I put a blurb in the condo association newsletter offering to host a peak oil potluck, and Al Beale was the only one who answered. As it turned out, even he wasn’t interested in peak oil but he did want to introduce himself. He was maybe 15 years older than me and became one of the best friends I ever had. When I needed back surgery, he drove me to the hospital at the crack of dawn and brought me home afterwards. He transported me to follow-up appointments too. After my car was totaled by a hit-and-run driver, he helped me car shop. Often he took me out for dinner at his favorite restaurant, Saylor’s Country Kitchen, where he used to have a gang of friends who would meet in the bar and where he still knew Linda, the manager. Whenever we went, we always made a point of chatting with Linda.
Al volunteered with tours of the U.S.S. Blueback submarine at OMSI every week and was also a volunteer photographer for Special Olympics. He had served in the military and in his younger days, was an avid diver who had explored tropical waters all over the world with a diving buddy who was also his dear friend. He took the death of that friend very hard. I still have Al’s last calendar. He made one every year and filled it with Special Olympics pictures as well as gorgeous images of tropical fish and other intriguing marine life.
After my father died, Al drove five hours to Lynden to attend his memorial service. It turned out I had packed everything I’d need except the dress I was supposed to wear for the service. Al got it from the cat sitter at the last minute and brought it up with him, to my huge relief. Always Al to the rescue. He also brought his camera to take photographs. In his photos he captured a gathering of people who loved my dad and came to mourn his passing with us and celebrate his life. I still haven’t looked at these pictures. They were the last ones Al ever took. He died two weeks later of a heart attack, on the same day that I had my last conversation with him. I will always regret that I didn’t stay on the phone longer. On that day, I remember so clearly, I hated everything about my life, missed my father horribly, and just wanted to put a hole in my head. Al was recovering from the flu and, when I called him, I asked if there was anything he needed or anything I could do. He said there wasn’t. But I didn’t stay on the phone and the truth is, THAT’S what I could have done. Well. I hope and pray Al understands and forgives me.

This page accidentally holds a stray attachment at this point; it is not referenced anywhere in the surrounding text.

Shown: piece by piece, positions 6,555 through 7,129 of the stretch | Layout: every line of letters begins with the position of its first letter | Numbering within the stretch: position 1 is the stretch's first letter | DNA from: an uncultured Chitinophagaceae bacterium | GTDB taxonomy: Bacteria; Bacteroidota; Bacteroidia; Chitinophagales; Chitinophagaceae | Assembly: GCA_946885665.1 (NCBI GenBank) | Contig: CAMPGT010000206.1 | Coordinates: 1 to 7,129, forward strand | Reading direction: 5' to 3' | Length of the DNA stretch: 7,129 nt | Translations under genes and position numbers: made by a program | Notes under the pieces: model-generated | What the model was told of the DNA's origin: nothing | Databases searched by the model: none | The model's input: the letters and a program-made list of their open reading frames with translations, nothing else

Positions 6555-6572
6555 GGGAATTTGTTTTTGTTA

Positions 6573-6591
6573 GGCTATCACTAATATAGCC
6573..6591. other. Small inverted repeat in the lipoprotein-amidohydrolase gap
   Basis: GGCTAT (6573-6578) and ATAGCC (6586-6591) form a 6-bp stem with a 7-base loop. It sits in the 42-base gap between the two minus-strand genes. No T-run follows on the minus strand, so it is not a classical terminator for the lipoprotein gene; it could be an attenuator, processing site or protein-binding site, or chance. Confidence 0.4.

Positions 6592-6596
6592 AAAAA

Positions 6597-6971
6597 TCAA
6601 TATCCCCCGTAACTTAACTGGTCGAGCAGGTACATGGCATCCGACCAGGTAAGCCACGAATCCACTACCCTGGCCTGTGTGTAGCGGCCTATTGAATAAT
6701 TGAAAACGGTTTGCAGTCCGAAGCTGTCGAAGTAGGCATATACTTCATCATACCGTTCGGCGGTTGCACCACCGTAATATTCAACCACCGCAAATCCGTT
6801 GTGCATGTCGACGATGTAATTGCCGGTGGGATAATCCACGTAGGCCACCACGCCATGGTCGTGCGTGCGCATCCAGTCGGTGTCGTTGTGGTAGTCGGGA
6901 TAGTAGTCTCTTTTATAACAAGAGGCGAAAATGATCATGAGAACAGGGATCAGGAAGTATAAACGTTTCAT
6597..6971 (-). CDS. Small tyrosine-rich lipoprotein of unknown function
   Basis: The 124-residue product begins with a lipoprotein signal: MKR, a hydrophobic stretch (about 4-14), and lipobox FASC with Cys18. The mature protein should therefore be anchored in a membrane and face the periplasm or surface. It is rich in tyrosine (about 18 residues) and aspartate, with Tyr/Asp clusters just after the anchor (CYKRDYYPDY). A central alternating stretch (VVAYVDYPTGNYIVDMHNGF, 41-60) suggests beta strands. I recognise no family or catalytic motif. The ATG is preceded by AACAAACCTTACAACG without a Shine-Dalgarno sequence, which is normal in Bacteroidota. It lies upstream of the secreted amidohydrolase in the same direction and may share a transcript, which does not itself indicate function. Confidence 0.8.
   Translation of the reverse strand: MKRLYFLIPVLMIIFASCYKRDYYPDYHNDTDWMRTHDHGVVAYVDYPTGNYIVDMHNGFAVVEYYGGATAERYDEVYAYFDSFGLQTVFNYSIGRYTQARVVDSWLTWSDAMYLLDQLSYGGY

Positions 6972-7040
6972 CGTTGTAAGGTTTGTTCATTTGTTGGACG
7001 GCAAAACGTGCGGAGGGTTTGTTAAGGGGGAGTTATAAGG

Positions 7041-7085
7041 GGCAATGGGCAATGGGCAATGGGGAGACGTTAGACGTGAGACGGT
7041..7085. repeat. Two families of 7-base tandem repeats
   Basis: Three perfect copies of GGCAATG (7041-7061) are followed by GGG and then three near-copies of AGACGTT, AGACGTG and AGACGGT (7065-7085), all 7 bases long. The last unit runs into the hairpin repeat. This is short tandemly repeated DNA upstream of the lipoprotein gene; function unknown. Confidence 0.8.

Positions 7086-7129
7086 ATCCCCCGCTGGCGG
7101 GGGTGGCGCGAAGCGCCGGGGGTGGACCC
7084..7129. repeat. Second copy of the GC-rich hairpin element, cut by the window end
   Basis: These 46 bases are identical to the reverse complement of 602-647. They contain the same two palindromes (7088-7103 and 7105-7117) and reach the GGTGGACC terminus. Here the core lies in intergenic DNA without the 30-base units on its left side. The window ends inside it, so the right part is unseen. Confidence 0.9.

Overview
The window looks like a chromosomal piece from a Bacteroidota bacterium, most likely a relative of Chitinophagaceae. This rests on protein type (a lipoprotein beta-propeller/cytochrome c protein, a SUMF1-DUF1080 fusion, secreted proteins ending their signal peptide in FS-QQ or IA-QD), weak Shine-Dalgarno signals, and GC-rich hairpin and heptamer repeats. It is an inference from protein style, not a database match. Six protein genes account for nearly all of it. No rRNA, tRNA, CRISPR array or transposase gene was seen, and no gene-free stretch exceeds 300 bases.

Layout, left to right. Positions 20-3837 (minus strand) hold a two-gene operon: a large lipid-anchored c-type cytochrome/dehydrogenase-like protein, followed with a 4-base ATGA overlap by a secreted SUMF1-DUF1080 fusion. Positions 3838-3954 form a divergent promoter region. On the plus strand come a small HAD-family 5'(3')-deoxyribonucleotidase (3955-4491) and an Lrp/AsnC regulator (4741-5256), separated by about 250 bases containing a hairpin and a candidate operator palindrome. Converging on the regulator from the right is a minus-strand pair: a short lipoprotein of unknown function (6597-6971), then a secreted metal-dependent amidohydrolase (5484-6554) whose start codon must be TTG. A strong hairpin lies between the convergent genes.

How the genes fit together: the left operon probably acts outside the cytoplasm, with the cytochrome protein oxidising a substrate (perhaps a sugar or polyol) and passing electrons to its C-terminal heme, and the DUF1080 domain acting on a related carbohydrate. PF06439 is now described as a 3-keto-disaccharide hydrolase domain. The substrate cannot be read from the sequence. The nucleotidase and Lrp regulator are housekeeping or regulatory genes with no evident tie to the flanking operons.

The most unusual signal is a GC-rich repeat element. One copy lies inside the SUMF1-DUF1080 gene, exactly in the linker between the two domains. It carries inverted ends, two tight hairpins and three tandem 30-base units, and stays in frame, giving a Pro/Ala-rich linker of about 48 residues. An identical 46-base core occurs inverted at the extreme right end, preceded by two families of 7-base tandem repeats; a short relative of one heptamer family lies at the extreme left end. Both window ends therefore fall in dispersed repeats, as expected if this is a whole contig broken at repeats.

We had always planned that some day he would take me on a tour of the Blueback which he loved with a passion. We never did it. I’m leaving Portland at the end of April so last Friday I took that tour. Our OMSI guide, Michael S., manned a submarine for over 20 years. He remembered Al and that made me happy. The Blueback was fascinating. It’s a technological marvel, of course, and so clearly made by and for men. It struck me as a uniquely, peculiarly male manifestation on so many levels. My father would have loved the tour. As I sat at the controls, looked into the commander’s state room, gawked at the gigantic torpedoes and gazed through the periscope, I thought about how many hours of his life Al had spent on this sub. Many of his fellow OMSI volunteers had attended his interment at Willamette National Cemetery and clearly thought the world of him. I wish so much that I had a photograph of Al.
By the time my tour group emerged from the Blueback, it was sleeting and darkness was falling. I held onto the railing as I gingerly ascended the metal ramp, slick with sleet, that led back to OMSI. Once I was standing safely on the Esplanade I looked up and around to see the Festival of Lights. Brilliant colors played on the Portland Opera building in a mesmerizing show. Big white bunny shapes in a field were lit whimsically with pastels. Tree trunks looked other-worldly, each illuminated with a different color than the ones around it. Riding the MAX home, I had a great view of creative light arrangements strung out dramatically, brilliantly in the night, all along the riverfront. I just had to smile. Al would have loved it.